And I like the fact that you have what seem like competing grocery store ads right next to each other. From the research I've done I've found that in the 1940s there were at least three grocery stores within easy walking distance from our house (one block, four blocks and seven blocks). In the 1940s folks typically visited only their neighborhood markets, and usually more than once a week (although gasoline and rubber rationing during the War curbed this practice). So, in a sense, since the two grocery stores highlighted in the ads are over a mile apart they are not necessarily competitors. They can peacefully co-exist, filling their own local niches (you know, just like wildebeests and zebras).

This, of course, is very different from today. Today each store has it's own tri-fold, five-color spectacular insert to entice you to their store - even if it means you drive five miles out of your way to do so. And people today do so.

I have to admit that I have a nostalgic longing for the neighborhood grocery, where the staff would know me by name (and not as that lady that brings in all the cloth bags to use and insists that her glass milk bottles not clink together when bagged). Of course, that's one of the reasons why I shop at the local food co-op; I can get the family-feeling but have to deal with limited variety in return. I'm envious of Jamie's frequent trips to his local green grocer (he's doing an entire month of soups now - check it out). Why don't we have green grocers?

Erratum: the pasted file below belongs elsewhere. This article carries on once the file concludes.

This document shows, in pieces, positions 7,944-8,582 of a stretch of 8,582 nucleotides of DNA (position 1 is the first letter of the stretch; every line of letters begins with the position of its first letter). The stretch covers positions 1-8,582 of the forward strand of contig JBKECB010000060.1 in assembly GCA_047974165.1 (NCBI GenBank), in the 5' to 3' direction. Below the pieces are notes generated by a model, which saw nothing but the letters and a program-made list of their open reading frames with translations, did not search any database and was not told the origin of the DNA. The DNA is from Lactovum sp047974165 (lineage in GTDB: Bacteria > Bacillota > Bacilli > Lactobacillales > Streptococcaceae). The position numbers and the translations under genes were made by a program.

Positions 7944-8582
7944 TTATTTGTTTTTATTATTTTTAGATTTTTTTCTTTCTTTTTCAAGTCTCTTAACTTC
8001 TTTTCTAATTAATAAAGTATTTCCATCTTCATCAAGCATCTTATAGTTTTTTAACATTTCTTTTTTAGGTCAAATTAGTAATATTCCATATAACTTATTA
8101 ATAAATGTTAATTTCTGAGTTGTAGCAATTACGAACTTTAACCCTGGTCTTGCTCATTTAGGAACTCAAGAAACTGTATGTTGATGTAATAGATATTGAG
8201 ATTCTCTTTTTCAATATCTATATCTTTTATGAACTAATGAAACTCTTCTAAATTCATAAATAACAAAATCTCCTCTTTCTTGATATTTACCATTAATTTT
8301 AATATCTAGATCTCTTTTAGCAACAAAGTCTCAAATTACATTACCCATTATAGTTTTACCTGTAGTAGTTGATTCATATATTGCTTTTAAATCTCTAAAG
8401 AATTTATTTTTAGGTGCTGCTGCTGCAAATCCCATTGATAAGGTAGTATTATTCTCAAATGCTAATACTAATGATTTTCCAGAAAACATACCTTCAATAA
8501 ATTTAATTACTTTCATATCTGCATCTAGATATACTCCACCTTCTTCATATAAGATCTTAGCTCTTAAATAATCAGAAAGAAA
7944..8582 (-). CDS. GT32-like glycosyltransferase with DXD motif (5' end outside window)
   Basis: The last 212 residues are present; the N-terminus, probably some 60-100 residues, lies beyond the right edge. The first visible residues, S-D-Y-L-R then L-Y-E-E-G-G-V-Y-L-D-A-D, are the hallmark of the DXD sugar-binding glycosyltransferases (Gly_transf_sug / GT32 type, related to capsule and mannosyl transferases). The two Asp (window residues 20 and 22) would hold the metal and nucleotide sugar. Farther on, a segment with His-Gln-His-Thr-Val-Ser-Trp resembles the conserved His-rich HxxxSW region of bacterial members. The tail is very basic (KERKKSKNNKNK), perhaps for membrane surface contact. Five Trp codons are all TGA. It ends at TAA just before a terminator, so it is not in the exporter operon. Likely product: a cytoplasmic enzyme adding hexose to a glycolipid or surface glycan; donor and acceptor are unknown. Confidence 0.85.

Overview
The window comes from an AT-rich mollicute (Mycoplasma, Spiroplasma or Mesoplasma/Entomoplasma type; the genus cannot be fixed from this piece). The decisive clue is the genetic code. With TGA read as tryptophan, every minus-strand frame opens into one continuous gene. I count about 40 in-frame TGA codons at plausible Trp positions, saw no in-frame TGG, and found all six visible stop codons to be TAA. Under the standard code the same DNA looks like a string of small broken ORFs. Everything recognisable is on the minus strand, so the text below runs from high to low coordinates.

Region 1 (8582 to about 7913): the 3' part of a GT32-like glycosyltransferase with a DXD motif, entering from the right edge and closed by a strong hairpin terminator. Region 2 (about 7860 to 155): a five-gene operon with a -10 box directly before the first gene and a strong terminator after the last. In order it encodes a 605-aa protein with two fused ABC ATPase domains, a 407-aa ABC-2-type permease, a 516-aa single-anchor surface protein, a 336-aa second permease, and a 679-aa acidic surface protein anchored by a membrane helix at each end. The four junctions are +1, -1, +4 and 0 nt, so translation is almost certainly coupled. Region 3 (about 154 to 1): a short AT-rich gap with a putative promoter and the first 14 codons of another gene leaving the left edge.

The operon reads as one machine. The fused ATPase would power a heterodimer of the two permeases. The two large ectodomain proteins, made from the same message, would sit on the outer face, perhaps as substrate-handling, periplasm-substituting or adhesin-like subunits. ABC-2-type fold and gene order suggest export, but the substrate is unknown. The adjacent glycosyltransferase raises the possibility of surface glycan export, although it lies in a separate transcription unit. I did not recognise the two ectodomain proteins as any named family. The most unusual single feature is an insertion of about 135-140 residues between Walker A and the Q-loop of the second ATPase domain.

Today the nearest grocery store to our house is four blocks away (in the same building as the Lynde-Falley grocery store in the ad above), but you don't go there unless you want to see if it's reputation is well-earned (expired meats and the like). The next closest stores are well over a mile away. Sigh.

So, readers, I will leave you with these questions:
  • How far do you walk/drive to get your groceries?
  • Do you go to the nearest store, or do you drive out of your way to visit your preferred chain?
As always, thanks for reading and thanks for sharing!

--Rational Mama